Archive

Art: Philip Guston

    Philip Guston rebelled against modern America by eating, drinking and smoking to excess. His paintings expose the futility of our existence, says Waldemar Januszczak

    Art: Illuminating the Renaissance

      With their dazzling colours and exquisitely crafted borders, the manuscripts on show at the Royal Academy prove that God is in the details, says Waldemar Januszczak

      Grecian lightning

        His highly charged paintings changed the shape of Picasso’s work. Yet El Greco has been ignored for centuries. Now, a new exhibition in Britain will finally pay homage to the Greek genius. Report by Waldemar Januszczak

        Art: Andy Goldsworthy

          His books are hugely popular, but can a new show persuade the art world to give Andy Goldsworthy the credit he deserves, asks Waldemar Januszczak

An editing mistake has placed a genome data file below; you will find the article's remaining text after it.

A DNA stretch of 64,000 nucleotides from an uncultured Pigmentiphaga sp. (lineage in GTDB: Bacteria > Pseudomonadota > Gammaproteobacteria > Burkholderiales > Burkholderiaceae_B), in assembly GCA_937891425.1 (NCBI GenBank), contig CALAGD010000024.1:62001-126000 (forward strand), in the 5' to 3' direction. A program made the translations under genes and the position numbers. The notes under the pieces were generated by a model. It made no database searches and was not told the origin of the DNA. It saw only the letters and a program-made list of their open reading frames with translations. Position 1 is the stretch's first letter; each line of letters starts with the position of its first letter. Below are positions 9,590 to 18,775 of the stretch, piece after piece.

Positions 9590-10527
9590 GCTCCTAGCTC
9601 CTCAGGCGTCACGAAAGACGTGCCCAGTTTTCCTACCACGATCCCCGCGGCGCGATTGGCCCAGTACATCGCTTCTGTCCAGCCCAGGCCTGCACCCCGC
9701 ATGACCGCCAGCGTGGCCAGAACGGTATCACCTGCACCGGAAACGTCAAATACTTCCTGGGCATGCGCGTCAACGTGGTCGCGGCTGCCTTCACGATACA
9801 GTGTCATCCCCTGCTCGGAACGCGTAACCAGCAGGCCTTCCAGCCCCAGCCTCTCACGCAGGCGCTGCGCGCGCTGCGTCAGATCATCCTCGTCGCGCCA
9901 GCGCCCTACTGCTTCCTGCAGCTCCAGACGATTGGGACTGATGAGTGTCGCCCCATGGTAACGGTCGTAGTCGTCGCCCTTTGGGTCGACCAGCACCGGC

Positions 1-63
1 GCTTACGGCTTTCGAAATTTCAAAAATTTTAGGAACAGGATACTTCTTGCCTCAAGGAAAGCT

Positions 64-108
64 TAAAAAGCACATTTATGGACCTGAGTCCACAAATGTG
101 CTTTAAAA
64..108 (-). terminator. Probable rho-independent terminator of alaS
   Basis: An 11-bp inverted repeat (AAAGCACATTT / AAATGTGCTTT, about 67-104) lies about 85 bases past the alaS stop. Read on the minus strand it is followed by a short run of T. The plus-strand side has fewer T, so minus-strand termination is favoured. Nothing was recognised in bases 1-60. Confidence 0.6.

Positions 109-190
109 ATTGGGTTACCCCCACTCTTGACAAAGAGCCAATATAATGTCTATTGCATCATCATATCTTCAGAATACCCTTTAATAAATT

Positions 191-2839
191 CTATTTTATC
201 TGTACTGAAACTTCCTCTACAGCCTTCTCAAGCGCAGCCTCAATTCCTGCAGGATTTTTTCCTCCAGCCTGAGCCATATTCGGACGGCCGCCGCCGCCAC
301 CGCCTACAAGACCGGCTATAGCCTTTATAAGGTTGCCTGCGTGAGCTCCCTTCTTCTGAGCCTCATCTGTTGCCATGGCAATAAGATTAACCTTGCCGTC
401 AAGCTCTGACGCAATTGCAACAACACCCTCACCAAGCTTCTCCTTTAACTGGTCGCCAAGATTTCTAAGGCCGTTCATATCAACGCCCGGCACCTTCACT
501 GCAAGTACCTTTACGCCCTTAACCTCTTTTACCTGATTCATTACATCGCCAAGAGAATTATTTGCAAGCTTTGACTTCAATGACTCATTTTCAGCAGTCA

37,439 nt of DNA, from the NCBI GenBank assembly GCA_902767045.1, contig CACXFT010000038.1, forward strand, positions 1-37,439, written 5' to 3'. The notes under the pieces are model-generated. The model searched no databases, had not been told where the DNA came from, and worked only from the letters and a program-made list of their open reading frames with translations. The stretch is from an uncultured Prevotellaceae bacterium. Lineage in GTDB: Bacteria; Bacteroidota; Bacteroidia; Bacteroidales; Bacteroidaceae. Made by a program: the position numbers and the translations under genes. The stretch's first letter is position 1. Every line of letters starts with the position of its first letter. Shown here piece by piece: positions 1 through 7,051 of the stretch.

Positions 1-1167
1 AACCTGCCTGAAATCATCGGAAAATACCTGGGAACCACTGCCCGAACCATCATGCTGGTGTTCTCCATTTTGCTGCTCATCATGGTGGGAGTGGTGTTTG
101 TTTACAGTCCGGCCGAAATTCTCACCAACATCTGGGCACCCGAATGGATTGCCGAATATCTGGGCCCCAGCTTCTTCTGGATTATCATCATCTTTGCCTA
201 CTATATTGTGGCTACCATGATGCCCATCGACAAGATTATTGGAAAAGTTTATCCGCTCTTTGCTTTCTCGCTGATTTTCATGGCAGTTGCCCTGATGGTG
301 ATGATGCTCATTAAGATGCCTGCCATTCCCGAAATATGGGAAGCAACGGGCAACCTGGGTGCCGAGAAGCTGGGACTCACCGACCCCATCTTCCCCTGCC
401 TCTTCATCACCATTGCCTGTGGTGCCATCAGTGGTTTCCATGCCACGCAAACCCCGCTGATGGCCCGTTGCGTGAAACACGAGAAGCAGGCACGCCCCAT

Art: Gimme, gimme, gimme

            The British Museum’s new Enlightenment display boasts a cornucopia of rare delights — but could an age-old greed lie behind that acquisitive urge, asks Waldemar Januszczak

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                Art: No ordinary Joe

                  Try to picture the face of St Joseph. Go on. Try harder… That’s exactly the point. So why did he become the forgotten man of the Nativity? Waldemar Januszczak peers into the shadows of that stable in Bethlehem

                  Art: Gerhard Richter

                    He’s been called the German Andy Warhol — but Gerhard Richter is a lot less fun. So should we give a damn about the thinking artist’s artist, asks Waldemar Januszczak

                    The Turner Prize

                      Do you want to know who has won the Turner prize this year?